Milton Friedman:

The federal government has spent years considering whether to take steps to help keep dangerous strains of E. coli bacteria out of the food supply, a question that has become even more urgent in the face of a deadly wave of E. coli sickness that swept through Europe and raised alarms on both sides of the Atlantic.

Now, two major American companies, Costco Wholesale and Beef Products Inc., have gotten tired of waiting for regulators to act. They are proceeding with their own plans to protect customers.

Last month, Costco, one of the nation’s largest food retailers, quietly began requiring its suppliers of bagged produce, including salad greens and mixes, apple slices and baby carrots, to test for a broad range of toxic E. coli.

“We know this is where we have to go and there’s no reason to wait,” said Craig Wilson, the food safety director of Costco. In the last two weeks, he said, most produce suppliers have added a test that can detect the strain from the European outbreak as well.

We don’t need government to test our food.

Milton Friedman in a knockout.

I think that I am consistent with the Republican party’s claim that one Mr. Barack Obama spends too much.  Further, I think that I am consistent with the same Republican party in their view that it’s spending, not revenue that’s the problem.  After all, I’ve demonstrated that receipts increase year over year at a 7.2%.  And by simply slowing the growth of government, we can balance the budget in as little as 19 years.   God forbid what happens if we actually REDUCE the year over year of the government spend.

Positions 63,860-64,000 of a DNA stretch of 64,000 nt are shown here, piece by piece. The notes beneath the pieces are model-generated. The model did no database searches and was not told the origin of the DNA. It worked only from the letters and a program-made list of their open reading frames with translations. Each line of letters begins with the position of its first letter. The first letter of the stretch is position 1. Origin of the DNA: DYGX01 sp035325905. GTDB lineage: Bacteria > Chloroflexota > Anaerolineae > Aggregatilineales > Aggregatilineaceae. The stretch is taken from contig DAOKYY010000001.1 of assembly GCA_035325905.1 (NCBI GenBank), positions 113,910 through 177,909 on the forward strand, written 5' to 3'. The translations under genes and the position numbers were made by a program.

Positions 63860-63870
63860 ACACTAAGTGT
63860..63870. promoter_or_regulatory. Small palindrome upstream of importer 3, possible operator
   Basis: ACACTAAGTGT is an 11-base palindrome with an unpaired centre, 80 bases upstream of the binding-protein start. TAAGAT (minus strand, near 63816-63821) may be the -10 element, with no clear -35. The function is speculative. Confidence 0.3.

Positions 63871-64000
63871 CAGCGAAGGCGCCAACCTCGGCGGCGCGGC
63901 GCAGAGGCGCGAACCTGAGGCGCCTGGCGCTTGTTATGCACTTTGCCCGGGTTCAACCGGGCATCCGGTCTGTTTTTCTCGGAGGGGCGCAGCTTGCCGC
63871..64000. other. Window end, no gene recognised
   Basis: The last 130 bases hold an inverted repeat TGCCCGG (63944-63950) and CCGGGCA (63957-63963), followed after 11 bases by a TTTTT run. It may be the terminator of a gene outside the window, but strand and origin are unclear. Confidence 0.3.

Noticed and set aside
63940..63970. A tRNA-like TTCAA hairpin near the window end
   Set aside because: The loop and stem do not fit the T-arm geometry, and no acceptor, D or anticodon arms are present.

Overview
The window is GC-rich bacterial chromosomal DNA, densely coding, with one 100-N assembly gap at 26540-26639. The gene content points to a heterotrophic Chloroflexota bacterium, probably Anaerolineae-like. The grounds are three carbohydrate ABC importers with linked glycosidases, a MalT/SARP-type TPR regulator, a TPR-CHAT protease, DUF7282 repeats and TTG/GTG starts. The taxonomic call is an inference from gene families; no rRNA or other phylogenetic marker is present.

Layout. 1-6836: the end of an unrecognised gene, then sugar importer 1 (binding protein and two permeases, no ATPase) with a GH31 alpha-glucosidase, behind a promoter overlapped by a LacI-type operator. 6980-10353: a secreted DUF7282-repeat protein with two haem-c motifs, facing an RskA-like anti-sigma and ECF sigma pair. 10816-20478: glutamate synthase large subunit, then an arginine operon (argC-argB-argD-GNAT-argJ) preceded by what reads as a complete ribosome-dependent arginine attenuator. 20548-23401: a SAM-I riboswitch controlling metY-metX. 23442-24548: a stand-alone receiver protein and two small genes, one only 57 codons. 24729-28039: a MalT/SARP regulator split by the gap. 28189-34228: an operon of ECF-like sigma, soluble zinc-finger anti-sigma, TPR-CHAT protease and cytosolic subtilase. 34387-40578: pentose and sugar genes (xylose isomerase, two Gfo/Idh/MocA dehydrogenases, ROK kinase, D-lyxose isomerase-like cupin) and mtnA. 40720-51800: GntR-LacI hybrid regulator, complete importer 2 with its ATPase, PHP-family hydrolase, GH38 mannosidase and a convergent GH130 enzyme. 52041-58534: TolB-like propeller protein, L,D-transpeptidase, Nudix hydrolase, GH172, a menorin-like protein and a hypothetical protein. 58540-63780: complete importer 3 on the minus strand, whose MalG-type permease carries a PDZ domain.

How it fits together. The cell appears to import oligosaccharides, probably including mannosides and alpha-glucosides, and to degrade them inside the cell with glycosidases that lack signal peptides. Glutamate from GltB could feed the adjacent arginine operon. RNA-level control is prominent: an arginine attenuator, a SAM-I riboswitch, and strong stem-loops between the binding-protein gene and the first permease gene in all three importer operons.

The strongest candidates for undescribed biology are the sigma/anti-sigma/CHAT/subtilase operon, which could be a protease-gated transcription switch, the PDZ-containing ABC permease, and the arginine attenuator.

To that end, there has been much talk in the nation about that government spending.  Where it came from and who is actually spending it.

Remember, the subject is spending.  And that Barack is doing more of it than anyone else.

The context is “who is contributing to the massive increase in government spending we are seeing?”

And the answer to that question is being answered by this graph:

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For a long time I have railed on the current policy of providing long-term unemployment benefits to people out of work.  I’ve gone further and documented available jobs in my area.  Granted, the jobs are rather unattractive and have, in some cases, offended friends and family who maybe themselves or know someone who has been or is currently, unemployed.

I’ve suspended that series.

However, my point all along is not that people who aren’t taking those jobs but relying on benefits are lazy, it’s that they are rational.  The incentives are all wrong.

For example, if I’m unemployed and collecting $350.00 a week what is the marginal value of me taking a job that pays, say $8 an hour for 40 hours?  Well, it works out like this:

  1. $8*40 hours equals $320.00
  2. The first $50.00 is “burden free”, so that means only $270.00 of my $320  counts against me.
  3. Because my benefits are $350 and I “earned” $270.00, my unemployment benefit check is now $80.00.
  4. Adding my wage and my check, my new take is $400.00.
  5. Because I was earning $350.00 BEFORE my job, my incremental “raise” is 50 bucks.
  6. For 40 hours of work I earned an extra $50.00.
  7. That is about $1.25 an hour.  And when I say about, I mean exactly.
  8. Who expects anyone to work for 1 twenty 5 and hour American?
  9. No one.

And THAT is why our unemployment rate is so high.

Anyway, that’s not my point.  This is: